Project #1520

Training 80 Youth Encounter Leaders

by Interfaith Encounter Association (IEA)

On the weekend of October 14-15 we went to harvest olives in the village of Jayus, near Tsofim and Matan, fine minutes east of Kfar Saba.

The village itself is east of the security fence, but many of its land are west of it. Consequently, most of the village's farmers do not have access to their lands, since they do not have entry permits, and their ability to harvest their olives depends on volunteers.

After leaving the road we took a dirt-road between different fields and stopped near the plantation of Nafouk family, where we joined them for the work. Ali, sports' teacher, his wife and their two children explained to us what to do and offered steaming Sage tea.

Work was pleasant. We used Plastic rakes to bring down the dark olives to the Canvas sheets, and from there into the sacks. The sun warmed us gently and the afternoon breeze from the west kept our weather and spirit in excellent conditions.

During the field lunch we had a spontaneous interfaith encounter. Ali told us about a fable related to Moses, who according to Islam was the only prophet who could speak directly with God. The moral of the story was that the one who keeps well what he has – gains richness.


The group in conversation
The group in conversation

Launch encounter of Interfaith Visits Encounter group – 28 October 2011


We met on Friday, October 28th, at 10am, ten Israelis in the Rahel Crossing. After a forty-minute delay we entered by foot into the city of Bethlehem. After the crossing we took taxis and went to the Nativity Church Plaza. There we met our Palestinian friends – most of them new to IEA activity.


We visited the city center, the Nativity Church and the market area. We experienced the atmosphere of Friday during the Jumaa prayer. Then we set in a nice café and talked about the sanctity of Shabbat in Judaism and of Friday in Islam. We shared knowledge about customs and traditions related to these special days and how they are implemented in our daily lives.


We celebrated the birthday of one of the new Israeli participants – Shoshana. We also celebrated the birth of the daughter of one of the new Palestinian participants – Abd-el-Majid.


The encounter was experiential and enriching both from the perspective of getting to know the city and from the perspective of our interfaith conversation.

Breaking bread together
Breaking bread together


Muslim presentation
Muslim presentation

The 33rd Israeli-Palestinian retreat of interfaith encounter was jointly held between 21-22 July 2011 at the beautiful Austrian Hospice in the heart of the Old City of Jerusalem, by the Interfaith Encounter Association and the Palestinian Peace Club from Yata (south of Hebron). The theme was: "Who Can't We Marry?" and it brought together people from Yata, Hebron, Bethlehem, Ramalla and Jericho in the Palestinian Authority, and from Jerusalem, Haifa, Tel Aviv and Arad in Israel.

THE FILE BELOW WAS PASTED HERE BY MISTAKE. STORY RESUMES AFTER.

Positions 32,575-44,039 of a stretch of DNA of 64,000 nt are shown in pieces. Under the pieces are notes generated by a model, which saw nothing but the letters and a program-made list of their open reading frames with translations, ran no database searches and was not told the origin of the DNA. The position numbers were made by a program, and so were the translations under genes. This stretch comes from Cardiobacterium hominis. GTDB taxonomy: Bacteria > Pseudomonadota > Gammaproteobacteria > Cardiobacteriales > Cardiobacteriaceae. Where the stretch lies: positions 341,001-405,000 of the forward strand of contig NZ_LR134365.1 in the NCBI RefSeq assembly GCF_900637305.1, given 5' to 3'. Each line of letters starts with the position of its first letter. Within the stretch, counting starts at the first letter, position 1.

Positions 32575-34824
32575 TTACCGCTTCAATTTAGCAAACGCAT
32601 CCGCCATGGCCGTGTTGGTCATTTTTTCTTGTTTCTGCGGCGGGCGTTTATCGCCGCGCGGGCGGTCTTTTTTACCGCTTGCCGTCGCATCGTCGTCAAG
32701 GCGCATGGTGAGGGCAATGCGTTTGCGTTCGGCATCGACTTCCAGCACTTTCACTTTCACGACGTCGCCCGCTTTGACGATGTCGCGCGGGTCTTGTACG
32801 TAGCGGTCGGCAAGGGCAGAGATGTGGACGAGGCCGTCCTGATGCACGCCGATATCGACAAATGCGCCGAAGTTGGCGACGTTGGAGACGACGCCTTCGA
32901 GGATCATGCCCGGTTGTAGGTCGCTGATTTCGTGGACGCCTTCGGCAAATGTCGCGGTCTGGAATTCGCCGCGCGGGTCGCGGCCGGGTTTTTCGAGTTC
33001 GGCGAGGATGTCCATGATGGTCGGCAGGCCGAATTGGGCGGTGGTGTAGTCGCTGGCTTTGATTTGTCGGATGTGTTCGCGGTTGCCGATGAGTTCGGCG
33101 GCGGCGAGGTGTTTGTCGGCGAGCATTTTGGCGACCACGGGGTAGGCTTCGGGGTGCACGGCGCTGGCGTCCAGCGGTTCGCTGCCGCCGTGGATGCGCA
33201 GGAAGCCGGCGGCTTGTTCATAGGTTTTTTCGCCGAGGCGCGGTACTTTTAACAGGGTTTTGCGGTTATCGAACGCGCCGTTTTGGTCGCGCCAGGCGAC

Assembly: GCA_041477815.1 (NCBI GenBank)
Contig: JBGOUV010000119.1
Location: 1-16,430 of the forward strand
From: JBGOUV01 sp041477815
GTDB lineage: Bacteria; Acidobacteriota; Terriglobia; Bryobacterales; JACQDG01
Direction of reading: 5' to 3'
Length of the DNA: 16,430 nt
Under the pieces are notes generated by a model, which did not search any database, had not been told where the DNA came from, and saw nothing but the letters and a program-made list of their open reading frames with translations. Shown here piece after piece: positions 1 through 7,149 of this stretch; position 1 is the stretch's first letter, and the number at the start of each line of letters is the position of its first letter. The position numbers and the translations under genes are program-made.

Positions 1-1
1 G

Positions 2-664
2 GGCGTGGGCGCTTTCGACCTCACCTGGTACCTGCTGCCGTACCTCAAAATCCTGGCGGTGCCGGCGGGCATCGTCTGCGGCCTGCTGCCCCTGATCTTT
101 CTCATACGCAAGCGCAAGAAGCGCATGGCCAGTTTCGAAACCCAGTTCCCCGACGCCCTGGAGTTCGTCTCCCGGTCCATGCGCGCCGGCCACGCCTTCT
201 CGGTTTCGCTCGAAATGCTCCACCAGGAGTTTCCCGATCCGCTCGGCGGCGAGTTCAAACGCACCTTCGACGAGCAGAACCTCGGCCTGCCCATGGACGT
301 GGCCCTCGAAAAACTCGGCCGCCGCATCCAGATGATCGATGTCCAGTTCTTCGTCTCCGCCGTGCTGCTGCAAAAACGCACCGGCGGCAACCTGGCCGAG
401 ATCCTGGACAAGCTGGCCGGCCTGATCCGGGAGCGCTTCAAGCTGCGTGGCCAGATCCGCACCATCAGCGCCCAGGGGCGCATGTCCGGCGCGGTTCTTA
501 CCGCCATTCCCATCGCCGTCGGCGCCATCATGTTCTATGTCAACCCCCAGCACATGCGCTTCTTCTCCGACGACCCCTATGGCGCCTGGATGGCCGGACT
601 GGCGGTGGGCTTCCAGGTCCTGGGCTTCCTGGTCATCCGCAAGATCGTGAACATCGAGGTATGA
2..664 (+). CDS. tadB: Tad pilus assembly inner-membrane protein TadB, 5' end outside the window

After a brief welcome and introduction by the directors of the two organizations, Mr. Raed Abu-Eid of PPC and Dr. Yehuda Stolov of IEA, and a round of getting acquainted, we went straight to the theme of the retreat: "Who Can't We Marry?"


The Jewish perspective was presented by Rabbi Bob Carroll. The conversation this time was weaved into the presentation, with people asking and commenting.

Some of the points touched were:

  • ·        Marriage with member of another religion is forbidden but no problem to marry someone who converted to Judaism from any religion (except for a Cohen, who is also forbidden to marry a divorced woman);
  • ·        A "Mamzer": a child born as a result of adultery is forbidden to marry at all, in theory. In practice – every effort is made to not declare anyone as a Mamzer;
  • ·        It is forbidden to marry any of the close relatives but allowed to marry a first cousin.
  • ·        A woman whose husband disappeared or refuses to give her the divorce certificate, the Get, is an Agunah and is bound by her marriage and can not re-marry. There are mechanisms in the Jewish law to deal with these situations but they are under-used. A man is such a situation has it easier since he has the option to use the complicated procedure of getting the 100-rebbis-permit to marry a second wife (usually used when the wife is insane so can not consciously receive the Get).
    This is easier in Islam as the religious court has the authority to make the divorce.
  • ·        It is forbidden to re-marry your ex-wife if she was married to someone else after you divorced her.
    In Islam it is the opposite: you can only re-marry your ex-wife if she was married to someone else in between.


The Muslim perspective was similarly studied.  Mr. Raed Abu-Eid presented the Muslim relevant laws and comments and questions by all participants were part of it. Points that were discussed included:

  • The list of women forbidden to marry is very similar to the Jewish list. It includes: married woman, mother (including all lineage: grandmother etc.), daughter (including all lineage: granddaughter etc.), sister (including half-sister) etc etc.